Leaders consider old peace plan

Israeli leaders are seriously considering a dormant 2002 Saudi plan offering a comprehensive peace between Israel and the Arab world in exchange for lands captured during the 1967 war, Defense Minister Ehud Barak said Sunday.

Barak said it may be time to pursue an overall peace deal for the region because individual negotiations with Syria and the Palestinians have made little progress.

Barak said he has discussed the Saudi plan with Prime Minister-designate Tzipi Livni, who is in the process of forming a new government, and that Israel is considering a response. Barak, who leads the Labor party, is expected to play a senior role in the next government.


Hand, foot, mouth disease hits China

Hand, foot and mouth disease has killed three children and sickened about 110 others in eastern China, state media reported.

The official Xinhua News Agency said late Sunday that all the cases were reported in Jian’ou city of Fujian province from Oct. 1 to Oct. 17.

Citing a provincial health official, Xinhua said the children who died from the infectious disease were under a year old and came from different towns. Twenty-two of the infected children were still hospitalized for treatment, the report said.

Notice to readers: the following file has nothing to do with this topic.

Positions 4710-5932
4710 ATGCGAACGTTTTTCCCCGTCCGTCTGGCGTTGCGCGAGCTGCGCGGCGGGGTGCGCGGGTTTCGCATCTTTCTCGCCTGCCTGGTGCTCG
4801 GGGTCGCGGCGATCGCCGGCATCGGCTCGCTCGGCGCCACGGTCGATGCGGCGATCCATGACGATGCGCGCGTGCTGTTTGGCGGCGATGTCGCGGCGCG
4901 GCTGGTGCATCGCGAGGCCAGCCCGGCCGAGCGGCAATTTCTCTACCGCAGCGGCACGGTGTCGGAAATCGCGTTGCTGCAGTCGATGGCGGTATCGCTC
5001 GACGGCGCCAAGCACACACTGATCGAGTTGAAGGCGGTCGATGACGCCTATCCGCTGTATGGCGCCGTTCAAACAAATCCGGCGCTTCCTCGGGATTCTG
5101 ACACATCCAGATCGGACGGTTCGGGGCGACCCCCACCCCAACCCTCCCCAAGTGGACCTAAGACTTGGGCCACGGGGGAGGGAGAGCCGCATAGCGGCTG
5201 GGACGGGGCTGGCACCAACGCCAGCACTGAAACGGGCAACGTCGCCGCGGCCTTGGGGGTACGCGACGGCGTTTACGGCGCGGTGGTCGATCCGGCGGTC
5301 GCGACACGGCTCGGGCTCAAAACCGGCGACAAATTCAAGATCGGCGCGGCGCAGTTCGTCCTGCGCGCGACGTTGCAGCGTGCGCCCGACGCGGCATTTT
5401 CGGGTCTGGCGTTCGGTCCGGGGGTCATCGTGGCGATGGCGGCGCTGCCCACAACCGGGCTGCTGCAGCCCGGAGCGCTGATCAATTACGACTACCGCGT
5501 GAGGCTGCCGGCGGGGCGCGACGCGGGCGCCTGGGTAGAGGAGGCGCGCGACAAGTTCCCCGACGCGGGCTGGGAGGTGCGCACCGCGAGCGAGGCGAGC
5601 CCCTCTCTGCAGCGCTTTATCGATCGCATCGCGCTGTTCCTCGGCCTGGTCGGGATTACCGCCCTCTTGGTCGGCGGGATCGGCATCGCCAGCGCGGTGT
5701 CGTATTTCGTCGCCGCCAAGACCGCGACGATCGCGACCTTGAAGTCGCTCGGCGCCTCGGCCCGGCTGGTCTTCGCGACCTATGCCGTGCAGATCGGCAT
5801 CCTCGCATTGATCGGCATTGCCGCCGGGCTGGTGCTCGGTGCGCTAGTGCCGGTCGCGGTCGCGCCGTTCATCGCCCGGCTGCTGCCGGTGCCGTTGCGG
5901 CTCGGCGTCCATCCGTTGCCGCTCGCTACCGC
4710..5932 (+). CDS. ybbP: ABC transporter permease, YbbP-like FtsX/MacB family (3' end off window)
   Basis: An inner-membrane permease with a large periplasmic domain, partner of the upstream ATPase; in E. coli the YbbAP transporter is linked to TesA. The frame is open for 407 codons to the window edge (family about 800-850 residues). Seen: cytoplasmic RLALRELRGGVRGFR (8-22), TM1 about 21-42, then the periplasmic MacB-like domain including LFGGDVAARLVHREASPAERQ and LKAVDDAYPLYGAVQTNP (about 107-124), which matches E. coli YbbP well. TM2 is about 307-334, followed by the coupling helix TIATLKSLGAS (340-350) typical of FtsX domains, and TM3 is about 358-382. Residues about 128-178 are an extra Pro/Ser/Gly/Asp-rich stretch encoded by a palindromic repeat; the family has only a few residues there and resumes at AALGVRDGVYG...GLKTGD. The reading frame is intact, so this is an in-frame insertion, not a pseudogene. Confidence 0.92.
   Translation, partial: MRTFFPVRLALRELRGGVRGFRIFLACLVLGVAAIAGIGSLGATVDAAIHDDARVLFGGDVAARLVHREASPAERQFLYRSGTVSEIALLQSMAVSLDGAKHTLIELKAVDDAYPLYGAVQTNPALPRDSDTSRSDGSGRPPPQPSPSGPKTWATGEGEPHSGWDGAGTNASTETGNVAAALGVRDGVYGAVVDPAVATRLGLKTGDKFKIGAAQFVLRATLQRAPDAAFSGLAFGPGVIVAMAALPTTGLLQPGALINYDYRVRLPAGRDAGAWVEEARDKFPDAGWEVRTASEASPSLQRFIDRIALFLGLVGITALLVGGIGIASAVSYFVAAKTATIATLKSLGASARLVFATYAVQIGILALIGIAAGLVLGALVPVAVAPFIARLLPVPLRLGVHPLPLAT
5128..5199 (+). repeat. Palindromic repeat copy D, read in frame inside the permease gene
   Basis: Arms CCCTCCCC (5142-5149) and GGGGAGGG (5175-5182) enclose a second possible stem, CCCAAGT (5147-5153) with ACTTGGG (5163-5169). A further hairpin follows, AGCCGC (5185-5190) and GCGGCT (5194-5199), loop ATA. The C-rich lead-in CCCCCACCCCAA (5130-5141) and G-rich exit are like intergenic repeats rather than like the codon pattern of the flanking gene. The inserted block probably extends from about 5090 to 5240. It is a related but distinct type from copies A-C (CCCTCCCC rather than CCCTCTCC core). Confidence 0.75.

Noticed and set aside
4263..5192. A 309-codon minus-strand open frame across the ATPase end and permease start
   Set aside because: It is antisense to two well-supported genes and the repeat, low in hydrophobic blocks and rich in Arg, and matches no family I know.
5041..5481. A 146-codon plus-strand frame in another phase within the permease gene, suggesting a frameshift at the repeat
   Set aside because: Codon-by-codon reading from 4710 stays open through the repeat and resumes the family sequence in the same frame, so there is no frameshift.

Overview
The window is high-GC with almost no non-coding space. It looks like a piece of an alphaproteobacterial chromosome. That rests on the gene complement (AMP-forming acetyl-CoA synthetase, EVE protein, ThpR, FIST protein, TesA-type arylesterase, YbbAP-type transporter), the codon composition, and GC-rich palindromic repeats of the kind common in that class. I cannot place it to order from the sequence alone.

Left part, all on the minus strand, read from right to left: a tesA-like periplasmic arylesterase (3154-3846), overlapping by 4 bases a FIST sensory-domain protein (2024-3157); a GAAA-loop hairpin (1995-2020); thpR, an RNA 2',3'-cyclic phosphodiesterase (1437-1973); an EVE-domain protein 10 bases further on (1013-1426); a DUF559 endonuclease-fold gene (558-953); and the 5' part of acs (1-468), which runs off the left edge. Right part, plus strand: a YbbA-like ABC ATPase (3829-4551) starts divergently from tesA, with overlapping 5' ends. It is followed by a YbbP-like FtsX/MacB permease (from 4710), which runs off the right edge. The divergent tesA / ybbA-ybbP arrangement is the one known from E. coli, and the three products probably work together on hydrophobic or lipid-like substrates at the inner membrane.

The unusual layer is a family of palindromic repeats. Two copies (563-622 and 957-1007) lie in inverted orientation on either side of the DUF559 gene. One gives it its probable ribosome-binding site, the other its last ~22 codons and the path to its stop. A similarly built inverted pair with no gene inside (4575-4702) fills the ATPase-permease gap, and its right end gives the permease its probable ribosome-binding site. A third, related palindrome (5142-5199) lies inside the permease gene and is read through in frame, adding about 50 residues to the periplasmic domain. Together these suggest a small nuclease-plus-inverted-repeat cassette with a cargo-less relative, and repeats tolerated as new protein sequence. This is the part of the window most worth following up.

The provincial government has sent eight epidemic prevention experts to the city to help local medical staff conduct citywide checks on children, Xinhua said.

Hand, foot and mouth disease is common in young children and is characterized by fever, mouth sores and a rash with blisters. It is spread by direct contact with nose and throat discharges, saliva, fluid from blisters, or the stool of infected persons. It is not related to foot and mouth disease, which infects cattle, sheep and swine.

KANDAHAR, Afghanistan

Militants stop bus, slaughter civilians

Taliban militants stopped a bus traveling on Afghanistan’s main highway through a dangerous part of the south, seized about 50 people on board and killed about 30 of them, officials said Sunday.

A Taliban spokesman took responsibility for the attack but claimed to have killed 27 Afghan soldiers. Afghan officials said that no soldiers were aboard and that all the victims were civilians. Insurgents stopped the bus in a Taliban-controlled area about 40 miles west of Kandahar, said provincial police chief Matiullah Khan.

He said that two buses had been traveling together and that the militants had tried to stop the first one but failed. He said the insurgents fired at the first bus, killing a child on board.

Officials offered varying death tolls from the attack, which occurred Thursday in an area where government forces cannot travel safely without heavy military protection.

Khan said authorities had arrested four Taliban commanders in the attack.

From wire reports


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